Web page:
It looks like he was well prepared Friday. Good for him.

Picking at #59 and #60

As the end of 2014 NBA Draft approached, there was no indication the Nets were going to buy the last two picks, Nos. 59 and 60 ... and not just outside the Nets war room.

The Nets had gone into the Draft with $2 million to spend and they had already used $1.1 million to buy Minnesota's pick at No. 44 ... and taken Markel Brown, who they had penciled in at No. 22 in their internal mock draft. Now, they had around $900,000 left.  That didn't seem like a lot. The Lakers had paid the Wizards $1.8 million for No. 46 and Knicks were paying the Pacers $1.5 million for No. 57, a pick they would use to take Louis Labeyrie, a French center who most believe won't come to the NBA for years, if ever.

But there were two players on the board who the Nets had in the 30's on their internal mock: Xavier Thames out of San Diego State and Cory Jefferson of Baylor. There was a war room discussion as to whether they should buy the picks or just look at the players later as un-drafted. According to two people in the room, Dmitry Razumov, the Nets chairman, pushed the idea of buying the picks.  He wanted their rights. Would the Raptors accept $500,000 for No. 59? Yes, came back the answer. Would the 76ers accept $300,000 for No. 60? Yes again. And that's how Thames and Jefferson became Nets picks.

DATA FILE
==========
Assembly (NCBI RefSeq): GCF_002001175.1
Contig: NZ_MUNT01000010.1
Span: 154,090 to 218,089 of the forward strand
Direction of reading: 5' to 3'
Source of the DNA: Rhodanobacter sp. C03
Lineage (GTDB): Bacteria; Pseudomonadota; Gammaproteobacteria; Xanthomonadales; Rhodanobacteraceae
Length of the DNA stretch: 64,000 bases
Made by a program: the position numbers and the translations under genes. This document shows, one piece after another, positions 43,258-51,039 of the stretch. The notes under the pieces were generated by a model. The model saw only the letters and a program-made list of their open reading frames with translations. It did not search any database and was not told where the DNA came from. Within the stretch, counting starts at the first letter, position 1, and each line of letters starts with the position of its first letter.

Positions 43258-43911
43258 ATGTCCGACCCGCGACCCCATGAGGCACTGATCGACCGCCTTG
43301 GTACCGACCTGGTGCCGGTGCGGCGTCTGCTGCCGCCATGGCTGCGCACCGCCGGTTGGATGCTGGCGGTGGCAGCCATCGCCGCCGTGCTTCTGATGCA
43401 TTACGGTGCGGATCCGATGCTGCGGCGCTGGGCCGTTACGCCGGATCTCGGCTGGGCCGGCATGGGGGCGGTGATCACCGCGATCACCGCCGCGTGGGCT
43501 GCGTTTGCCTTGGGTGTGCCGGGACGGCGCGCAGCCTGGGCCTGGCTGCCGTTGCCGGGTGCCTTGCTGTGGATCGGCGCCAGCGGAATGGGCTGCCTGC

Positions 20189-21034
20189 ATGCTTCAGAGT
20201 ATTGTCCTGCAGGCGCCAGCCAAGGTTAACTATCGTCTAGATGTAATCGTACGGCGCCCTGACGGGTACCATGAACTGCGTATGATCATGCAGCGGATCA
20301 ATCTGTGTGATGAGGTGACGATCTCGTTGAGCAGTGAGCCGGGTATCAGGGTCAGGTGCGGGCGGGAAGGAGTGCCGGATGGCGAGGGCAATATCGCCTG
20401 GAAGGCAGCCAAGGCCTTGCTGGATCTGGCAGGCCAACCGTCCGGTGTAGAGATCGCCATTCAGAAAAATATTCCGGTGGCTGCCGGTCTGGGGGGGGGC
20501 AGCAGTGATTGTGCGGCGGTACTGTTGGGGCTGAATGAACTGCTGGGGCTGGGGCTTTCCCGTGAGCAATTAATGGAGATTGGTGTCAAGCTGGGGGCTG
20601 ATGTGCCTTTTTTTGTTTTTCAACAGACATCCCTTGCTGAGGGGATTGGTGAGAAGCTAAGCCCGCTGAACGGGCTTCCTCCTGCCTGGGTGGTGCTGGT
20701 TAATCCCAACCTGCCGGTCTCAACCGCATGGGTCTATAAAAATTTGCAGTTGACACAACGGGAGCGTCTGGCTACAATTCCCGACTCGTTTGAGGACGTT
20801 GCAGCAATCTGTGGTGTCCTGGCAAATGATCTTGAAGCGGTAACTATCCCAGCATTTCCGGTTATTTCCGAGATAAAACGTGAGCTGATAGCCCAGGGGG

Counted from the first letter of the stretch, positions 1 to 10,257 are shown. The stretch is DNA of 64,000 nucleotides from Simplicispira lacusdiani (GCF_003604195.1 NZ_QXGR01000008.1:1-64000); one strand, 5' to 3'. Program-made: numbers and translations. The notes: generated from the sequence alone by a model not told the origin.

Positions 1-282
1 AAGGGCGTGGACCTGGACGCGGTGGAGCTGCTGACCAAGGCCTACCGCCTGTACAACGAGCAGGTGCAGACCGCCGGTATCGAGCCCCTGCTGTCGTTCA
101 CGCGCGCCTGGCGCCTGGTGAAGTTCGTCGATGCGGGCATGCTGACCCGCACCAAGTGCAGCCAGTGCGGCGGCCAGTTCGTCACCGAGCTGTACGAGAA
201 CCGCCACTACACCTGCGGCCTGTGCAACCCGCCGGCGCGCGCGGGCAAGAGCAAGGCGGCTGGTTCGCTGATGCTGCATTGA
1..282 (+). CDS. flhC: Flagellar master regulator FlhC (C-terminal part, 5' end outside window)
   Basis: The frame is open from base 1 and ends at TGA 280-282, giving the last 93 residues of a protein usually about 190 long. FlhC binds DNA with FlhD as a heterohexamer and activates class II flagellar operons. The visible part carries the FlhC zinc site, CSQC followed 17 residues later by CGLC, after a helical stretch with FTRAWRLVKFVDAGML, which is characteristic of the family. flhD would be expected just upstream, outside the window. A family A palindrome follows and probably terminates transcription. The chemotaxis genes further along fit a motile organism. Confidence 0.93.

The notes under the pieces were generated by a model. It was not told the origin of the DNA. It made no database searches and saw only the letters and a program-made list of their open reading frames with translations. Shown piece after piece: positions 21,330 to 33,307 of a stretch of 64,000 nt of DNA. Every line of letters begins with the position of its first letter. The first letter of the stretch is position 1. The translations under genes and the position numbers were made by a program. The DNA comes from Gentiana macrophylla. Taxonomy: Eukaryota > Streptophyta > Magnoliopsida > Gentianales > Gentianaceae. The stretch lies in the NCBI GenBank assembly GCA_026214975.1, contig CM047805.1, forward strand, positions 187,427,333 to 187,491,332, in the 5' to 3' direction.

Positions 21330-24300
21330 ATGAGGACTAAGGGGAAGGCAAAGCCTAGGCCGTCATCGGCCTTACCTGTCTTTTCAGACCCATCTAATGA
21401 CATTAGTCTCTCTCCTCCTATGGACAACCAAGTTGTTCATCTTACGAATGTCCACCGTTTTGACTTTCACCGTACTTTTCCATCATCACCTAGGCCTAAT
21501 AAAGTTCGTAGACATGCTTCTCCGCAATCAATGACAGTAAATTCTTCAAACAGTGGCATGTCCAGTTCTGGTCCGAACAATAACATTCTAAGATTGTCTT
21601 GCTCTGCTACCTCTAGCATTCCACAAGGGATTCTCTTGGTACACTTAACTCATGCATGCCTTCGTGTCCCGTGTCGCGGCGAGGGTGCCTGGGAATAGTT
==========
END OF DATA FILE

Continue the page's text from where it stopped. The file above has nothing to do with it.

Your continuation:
The Nets were able to come up three picks --two of them signed to multi-year deals-- for a grand total of $1.9 million, only $400,000 more than the Knicks paid for one. At this point, the bigger prize of the two late picks is Jefferson, who said on Draft night that he told his agent to reject offers from teams who wanted to ship him overseas. But he fell for another reason: Jefferson at 23 going on 24, he was one of the oldest players in the draft. The Nets, said one team insider, rank experienced players higher on their board.

Assistant coach math